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  • Amanda Daoud

Show Me the Money – The Race to Going Pro in College

Updated: Feb 12

We see it happen every fall – college football begins, followed by basketball season, and the question is once again raised, should collegiate athletes be paid? The NCAA, a multi-billion dollar industry, has rejected this idea for decades. Traditionalists of the organization have argued that the amateurism rule, limiting players’ compensation to tuition, room and board, and a small cost-living stipend, is necessary and justified because it protects and enhances athletes’ educations by strictly relying on scholarships. This has been the case since 1906 when the association was founded. But in the modern era of broadcast and television, which for example, allows the NCAA to profit millions of dollars based on a single March Madness, the question rises again, with the NCAA benefiting off of “amateur athletes,” is a scholarship enough? Many legislatures say no, leaving the NCAA with no choice but to support the movement in allowing student athletes to earn compensation based on their identity.[1]

The push for this idea began September 2019 when Gov. Gavin Newsom of California signed the Fair Pay to Play Act into law and became the first state to give legal right to college athletes. The act allows players to earn compensation for commercial use of their identities and is scheduled to go into effect January 1, 2023. Although traditionalists in the NCAA argued that this decision undermines the concept of collegiate sports being at the amateur level, the California legislature rebutted by stating, the NCAA prohibiting this conduct is unconstitutional.[2]

With the California legislature being the first to start the movement, many other states began to inquire some arguing that this would put their state schools recruiting at a disadvantage, while others solely wanted in on this player benefit.[3] This past summer, the Florida legislature stole California’s spotlight as it approved its bill which allows college athletes in the state of Florida to earn compensations from their name, image, and likeness (NIL) beginning July 1, 2021, a long 18 months before California’s Act goes into play. [4]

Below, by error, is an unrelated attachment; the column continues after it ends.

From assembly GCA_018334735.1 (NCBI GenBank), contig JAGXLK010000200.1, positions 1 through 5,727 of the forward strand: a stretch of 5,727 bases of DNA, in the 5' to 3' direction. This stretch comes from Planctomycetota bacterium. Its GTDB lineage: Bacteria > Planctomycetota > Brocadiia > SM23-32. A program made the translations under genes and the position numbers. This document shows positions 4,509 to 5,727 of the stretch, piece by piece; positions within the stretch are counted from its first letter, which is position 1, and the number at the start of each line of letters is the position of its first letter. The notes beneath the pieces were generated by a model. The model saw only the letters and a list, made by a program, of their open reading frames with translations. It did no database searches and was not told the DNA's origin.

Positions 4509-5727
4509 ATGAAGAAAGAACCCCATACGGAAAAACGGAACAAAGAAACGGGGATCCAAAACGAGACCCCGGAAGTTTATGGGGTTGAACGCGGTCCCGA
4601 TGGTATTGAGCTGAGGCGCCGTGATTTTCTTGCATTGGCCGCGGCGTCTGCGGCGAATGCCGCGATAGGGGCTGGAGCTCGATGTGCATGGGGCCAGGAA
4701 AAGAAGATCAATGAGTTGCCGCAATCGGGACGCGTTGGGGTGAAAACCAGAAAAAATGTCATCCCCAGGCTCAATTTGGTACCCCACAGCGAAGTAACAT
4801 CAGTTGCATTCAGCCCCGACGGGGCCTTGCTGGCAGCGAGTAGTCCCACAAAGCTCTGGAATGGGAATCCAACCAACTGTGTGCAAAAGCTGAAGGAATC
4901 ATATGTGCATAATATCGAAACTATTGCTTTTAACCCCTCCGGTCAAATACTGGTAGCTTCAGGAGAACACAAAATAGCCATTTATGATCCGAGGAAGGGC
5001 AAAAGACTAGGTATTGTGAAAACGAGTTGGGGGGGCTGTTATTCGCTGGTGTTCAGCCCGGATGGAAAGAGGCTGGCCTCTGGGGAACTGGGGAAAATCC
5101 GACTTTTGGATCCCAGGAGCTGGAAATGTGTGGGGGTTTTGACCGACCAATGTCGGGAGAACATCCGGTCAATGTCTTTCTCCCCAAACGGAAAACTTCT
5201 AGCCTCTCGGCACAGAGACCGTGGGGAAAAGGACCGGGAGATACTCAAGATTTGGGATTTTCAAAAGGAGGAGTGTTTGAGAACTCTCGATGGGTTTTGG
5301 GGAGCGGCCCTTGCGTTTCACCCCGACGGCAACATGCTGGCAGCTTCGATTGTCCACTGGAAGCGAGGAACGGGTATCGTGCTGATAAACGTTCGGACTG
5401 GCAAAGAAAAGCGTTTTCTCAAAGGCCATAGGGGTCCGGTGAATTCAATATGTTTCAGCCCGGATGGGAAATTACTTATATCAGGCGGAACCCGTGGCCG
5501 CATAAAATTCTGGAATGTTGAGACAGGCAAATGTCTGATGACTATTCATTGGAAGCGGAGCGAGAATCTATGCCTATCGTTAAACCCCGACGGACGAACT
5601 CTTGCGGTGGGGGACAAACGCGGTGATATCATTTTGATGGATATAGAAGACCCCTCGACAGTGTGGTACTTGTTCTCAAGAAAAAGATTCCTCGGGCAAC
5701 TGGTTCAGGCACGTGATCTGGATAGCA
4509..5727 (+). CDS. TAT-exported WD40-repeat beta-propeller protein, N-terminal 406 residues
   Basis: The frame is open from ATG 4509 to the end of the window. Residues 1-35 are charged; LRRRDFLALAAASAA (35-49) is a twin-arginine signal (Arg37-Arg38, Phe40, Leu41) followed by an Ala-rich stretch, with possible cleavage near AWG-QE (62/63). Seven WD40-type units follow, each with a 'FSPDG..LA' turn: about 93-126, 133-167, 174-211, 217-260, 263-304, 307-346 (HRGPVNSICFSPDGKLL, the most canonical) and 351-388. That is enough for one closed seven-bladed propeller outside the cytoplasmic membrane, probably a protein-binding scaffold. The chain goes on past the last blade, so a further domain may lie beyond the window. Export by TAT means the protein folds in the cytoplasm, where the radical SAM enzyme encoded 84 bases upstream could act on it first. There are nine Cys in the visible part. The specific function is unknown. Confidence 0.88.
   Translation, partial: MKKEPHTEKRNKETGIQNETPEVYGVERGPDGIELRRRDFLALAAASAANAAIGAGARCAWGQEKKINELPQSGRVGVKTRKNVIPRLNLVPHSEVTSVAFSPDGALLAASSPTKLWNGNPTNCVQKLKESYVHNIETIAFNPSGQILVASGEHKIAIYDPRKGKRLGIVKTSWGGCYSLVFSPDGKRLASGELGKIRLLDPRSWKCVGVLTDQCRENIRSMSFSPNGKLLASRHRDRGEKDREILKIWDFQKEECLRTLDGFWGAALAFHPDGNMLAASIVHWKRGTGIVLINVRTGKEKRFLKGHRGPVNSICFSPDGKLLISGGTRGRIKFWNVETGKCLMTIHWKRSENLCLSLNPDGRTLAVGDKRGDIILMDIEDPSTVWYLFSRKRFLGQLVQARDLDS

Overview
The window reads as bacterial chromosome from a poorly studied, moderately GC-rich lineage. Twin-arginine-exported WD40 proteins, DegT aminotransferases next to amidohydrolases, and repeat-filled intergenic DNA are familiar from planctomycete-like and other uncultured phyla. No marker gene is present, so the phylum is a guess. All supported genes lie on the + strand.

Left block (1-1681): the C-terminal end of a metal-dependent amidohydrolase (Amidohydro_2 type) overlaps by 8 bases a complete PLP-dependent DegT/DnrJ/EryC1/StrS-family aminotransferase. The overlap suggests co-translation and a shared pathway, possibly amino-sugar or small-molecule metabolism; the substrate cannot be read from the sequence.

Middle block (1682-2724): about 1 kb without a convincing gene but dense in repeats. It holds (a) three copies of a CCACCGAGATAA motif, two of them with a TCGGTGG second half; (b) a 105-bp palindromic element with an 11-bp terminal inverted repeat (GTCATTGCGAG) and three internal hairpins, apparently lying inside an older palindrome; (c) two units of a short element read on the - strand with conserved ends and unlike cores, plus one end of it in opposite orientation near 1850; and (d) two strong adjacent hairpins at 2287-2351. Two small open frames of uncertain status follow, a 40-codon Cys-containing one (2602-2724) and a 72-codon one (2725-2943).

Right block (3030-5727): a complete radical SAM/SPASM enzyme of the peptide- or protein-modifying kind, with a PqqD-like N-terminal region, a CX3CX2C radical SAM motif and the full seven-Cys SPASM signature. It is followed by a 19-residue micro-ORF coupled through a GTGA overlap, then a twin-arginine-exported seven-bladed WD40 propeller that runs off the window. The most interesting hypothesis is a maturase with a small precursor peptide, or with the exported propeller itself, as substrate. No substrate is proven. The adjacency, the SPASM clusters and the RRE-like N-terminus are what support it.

In signing the bill, Rep. Chip LaMarca (R-Fl.), said “[t]oday’s action in the Florida Legislature for our more than 11,000 collegiate athletes tells the NCAA that we won’t stand for greedy rules that put athletes at a disadvantage…Wearing a school’s jersey shouldn’t mean choosing between your talent and earning extra money to support your education.”[5]

The unique options for Florida collegiate athletes to earn compensation based on their NIL will be endless. Next summer, we may see star athletes from dominant sports like basketball and football selling jerseys with their name on it or less popular sports, such as gymnastics, holding special clinics in the athlete’s name. Additionally, injured athletes may even have the opportunity to get creative and earn compensation by representing medical equipment, such as crutches or a knee brace. The opportunities for athletes in the state of Florida to take advantage of their identity without worrying about violating regulations will enter into the uncharted territory that is long overdue.

While the Florida legislature said the purpose of this bill is to give the athletes the opportunity they deserve in earning compensation based on their NIL, other states fear that this is going to skew the recruiting process. Specifically, NCAA president Mark Emmert and other college sports stakeholders said that the “patchwork” of state law has created an unequal recruiting advantage compared to the 49 other states.[6]

Ready or not, the race to athlete compensation justice is now on and the time is ticking fast for the NCAA to make its next move. The Florida legislature has created an expected urgency to the nationwide movement toward creating more opportunities for athletes to benefit from the billions of dollars generated each year by the college sports industry, leaving the NCAA no choice but to stand with them.